People are people, regardless of time period. Young people are going to have strong opinions, occasionally drink too much and embarrass themselves, fall in love, and generally do the things that young people do. Including getting implicated in crimes. Cadfael is wonderfully non-judgmental for a monk and full of quiet wisdom. A person who notices small details and can put them together quickly & accurately, he is an excellent forensic investigator before such a thing was considered.

A joy to read this comfortable, entertaining series.

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review 2017-11-22 21:07
The Path of the Eclipse / Chelsea Quinn Yarbro
Path of the Eclipse - Chelsea Quinn Yarbro

The willow bends and does not break, but the wind that blows from the west has a name...and that name is Khan--Jenghiz Khan.  It is to the north of ancient China where lies the greatest danger and no one is safe, especially foreigners.The man known to the Chinese people as Shih Ghieh-Man faces the greatest danger.  He is an enigma--a man of strength with no perceivable vices.  To survive the coming storm, he allies himself with the beautiful T'en Chih-Yu, a woman warrior desperate to save her people from the Mongol horde.But the man who offers his help has another, older name-and a terrible secret.  For he is the Count St. Germain...and the greatest gift he can bestow can be bought with blood...or death.

 

This installment of the Saint-Germain chronicles didn’t quite hit the spot for me—it seemed to cover a lot of ground (literally), a lot of tragedy, and did it all without much point. It wouldn’t have taken much to push it into 4 star territory, just a bit more focus. As it stands, this book felt to me very much like two excuses to push Saint-Germain into a Chinese and an Indian woman’s beds, and little else.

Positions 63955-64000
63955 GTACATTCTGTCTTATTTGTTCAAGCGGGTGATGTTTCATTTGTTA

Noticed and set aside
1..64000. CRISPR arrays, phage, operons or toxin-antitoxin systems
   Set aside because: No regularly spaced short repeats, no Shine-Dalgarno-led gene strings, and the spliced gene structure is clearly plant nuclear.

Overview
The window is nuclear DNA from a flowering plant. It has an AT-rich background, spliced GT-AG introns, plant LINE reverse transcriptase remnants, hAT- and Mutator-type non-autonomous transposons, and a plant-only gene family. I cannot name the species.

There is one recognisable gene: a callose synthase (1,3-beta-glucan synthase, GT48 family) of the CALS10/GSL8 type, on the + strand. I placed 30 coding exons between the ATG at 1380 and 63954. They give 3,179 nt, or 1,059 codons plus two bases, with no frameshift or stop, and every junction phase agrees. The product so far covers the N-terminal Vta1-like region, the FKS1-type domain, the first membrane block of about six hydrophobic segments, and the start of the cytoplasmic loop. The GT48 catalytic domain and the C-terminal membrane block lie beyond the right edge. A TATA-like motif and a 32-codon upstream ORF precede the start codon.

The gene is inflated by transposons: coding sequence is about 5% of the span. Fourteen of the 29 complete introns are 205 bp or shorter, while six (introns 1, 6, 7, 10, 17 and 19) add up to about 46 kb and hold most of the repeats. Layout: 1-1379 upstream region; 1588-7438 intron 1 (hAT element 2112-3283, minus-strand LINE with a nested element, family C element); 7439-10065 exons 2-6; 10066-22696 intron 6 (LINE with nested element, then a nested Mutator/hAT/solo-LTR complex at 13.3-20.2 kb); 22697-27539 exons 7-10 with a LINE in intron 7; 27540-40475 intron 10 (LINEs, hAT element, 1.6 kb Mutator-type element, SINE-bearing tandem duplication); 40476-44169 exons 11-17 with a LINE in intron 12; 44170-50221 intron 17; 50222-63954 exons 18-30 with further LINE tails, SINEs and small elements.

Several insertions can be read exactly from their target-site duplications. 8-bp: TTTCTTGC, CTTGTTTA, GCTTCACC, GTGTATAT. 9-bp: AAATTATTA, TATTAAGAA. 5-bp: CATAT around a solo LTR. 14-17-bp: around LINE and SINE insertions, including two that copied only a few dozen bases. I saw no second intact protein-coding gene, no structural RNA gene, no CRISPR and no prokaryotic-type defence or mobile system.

I can certainly see why female readers find Saint-Germain a sympathetic character—age doesn’t mean much to him, considering how old he is, so even we older readers can envisage ourselves as possible love interests for this enigmatic vampire. Plus, as the Indian woman, Padmiri, discovers, he is all about female sexual satisfaction. She describes a subsequent lover as willing to get her aroused because he knows that it will benefit him, but her arousal & satisfaction are not truly that man’s focus.

Two enormous, diverse countries are explored in this novel and both got short shrift. When the story begins, Saint-Germain has already been in China for some time, long enough for a university to decide that they would like him to leave. At no point is the reader told why Saint-Germain chose China or what he was trying to accomplish there. India is just a way-station on his travels “home,” and the potential for interesting adventures is hemmed in by the rather histrionic plot in which a young priestess of Kali attempts to capture & use Saint-Germain as a sacrifice to her goddess.

For me, the most engaging and interesting part of the book took place as Saint-Germain and Roger over-winter in a Buddhist monastery and get to know the nine-year-old lama in charge of the lamasery. It is a small section, disappointingly quick to pass.